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During the Frasnian, organic-rich shales were deposited across much of North African, most notably in parts of Morocco, Algeria, southern Tunisia, western Libya and the Western Desert of Egypt. They are estimated to be the origin of about 10% of all Palaeozoic-sourced hydrocarbons in North Africa. The depositional, palaeoecological and geochemical characteristics of this black shale unit can be best studied in the eastern Algerian Berkine (i.e. western Ghadames) Basin where the thickest and organically richest ‘hot shales’ occur. In wireline logs, the Frasnian hot shales are marked by high gamma-ray values, often in excess of 300–400 API, which, according to gamma-ray spectrometry, almost exclusively originate from an elevated uranium content. Comparison with total organic carbon (TOC) data shows that the gamma-ray curve can be used as a proxy for the TOC content of the Frasnian shales, with 150 API correlating approximately with TOCs of about 3% in eastern Algeria.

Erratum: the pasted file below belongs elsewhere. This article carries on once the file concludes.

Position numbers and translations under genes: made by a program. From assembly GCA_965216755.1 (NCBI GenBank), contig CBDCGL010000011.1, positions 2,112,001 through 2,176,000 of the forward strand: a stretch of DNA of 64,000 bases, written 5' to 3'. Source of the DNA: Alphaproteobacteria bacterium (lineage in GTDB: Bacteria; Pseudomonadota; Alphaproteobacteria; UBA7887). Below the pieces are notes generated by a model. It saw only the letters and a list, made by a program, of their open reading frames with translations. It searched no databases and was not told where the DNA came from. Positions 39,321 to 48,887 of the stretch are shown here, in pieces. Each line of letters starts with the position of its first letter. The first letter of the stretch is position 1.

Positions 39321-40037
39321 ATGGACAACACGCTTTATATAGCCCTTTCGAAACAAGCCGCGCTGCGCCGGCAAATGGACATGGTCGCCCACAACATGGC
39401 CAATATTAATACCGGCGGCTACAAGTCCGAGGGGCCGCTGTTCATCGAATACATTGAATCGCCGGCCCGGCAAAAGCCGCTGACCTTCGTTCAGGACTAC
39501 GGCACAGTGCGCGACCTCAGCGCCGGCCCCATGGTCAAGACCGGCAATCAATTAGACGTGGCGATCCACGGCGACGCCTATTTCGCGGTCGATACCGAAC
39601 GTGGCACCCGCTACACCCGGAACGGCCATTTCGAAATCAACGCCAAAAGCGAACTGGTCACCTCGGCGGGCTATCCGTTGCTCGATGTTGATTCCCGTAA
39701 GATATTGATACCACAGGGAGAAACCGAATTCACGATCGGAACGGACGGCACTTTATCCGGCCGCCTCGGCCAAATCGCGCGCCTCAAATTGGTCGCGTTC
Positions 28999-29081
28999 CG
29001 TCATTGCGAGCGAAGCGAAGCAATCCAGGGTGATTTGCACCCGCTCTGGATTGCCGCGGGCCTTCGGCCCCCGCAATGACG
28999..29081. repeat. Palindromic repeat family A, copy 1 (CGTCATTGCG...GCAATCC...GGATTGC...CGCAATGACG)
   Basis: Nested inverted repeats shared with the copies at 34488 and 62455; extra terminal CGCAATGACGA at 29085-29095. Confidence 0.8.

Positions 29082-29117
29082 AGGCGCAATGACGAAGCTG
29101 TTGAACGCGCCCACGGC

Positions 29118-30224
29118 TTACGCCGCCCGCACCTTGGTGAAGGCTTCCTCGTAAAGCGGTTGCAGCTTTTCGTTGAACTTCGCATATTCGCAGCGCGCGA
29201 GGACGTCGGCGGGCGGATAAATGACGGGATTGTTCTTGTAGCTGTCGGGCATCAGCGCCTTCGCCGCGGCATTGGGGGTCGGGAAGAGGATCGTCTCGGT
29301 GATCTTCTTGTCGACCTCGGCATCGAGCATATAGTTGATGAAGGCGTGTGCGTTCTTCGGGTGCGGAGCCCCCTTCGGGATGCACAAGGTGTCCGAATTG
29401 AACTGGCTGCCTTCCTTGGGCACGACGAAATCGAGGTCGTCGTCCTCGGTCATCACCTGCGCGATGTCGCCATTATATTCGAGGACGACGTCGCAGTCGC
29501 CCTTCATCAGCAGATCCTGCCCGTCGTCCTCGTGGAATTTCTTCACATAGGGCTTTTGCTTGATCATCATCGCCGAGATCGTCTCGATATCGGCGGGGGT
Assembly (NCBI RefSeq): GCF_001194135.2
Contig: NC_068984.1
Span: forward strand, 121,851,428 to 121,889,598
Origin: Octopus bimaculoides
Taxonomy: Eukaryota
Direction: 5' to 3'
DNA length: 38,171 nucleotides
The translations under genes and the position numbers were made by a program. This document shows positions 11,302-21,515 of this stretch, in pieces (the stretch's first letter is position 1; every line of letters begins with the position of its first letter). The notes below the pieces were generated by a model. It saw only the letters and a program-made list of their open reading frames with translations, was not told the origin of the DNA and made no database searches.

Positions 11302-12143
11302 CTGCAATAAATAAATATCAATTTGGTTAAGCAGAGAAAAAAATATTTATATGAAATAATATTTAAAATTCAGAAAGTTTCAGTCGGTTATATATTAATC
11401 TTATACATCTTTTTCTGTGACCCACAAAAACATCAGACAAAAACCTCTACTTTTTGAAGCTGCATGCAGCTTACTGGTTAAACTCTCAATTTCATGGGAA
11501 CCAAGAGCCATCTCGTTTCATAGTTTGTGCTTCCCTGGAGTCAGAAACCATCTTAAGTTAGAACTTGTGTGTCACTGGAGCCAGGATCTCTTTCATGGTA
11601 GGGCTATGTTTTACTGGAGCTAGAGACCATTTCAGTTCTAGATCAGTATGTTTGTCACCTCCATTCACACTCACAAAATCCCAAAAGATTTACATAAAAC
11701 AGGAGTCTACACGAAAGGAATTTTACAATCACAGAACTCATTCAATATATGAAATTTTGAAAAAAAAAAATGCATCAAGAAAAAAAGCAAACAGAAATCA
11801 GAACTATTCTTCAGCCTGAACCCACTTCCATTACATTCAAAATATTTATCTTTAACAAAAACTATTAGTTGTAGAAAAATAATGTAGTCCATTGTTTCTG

The hot shale unit usually consists of high-frequency, high-amplitude, metre-scale gamma-ray cycles; however, especially in the thicker hot shale units, the lower frequency envelope curve of the high-frequency gamma-ray cycles has a gradual, bell-shaped form. The gradual increase and subsequent decrease in organic richness over time may be interpreted as evidence for a gradual rise and subsequent fall of the oxygen minimum zone (OMZ), with invasion of oxygen-depleted waters onto the North African shelf. The rise of the OMZ may have been triggered by the Early Frasnian transgression, which has been described in detail from Morocco, where it is now well-dated by conodonts and is associated with characteristic black shales and carbonates. Additional high-resolution biostratigraphic data are still needed in order to better correlate the Frasnian hot shales of Algeria, Tunisia and western Libya with other Late Devonian dysaerobic/anaerobic facies in Morocco, western Egypt, Europe, South and North America.

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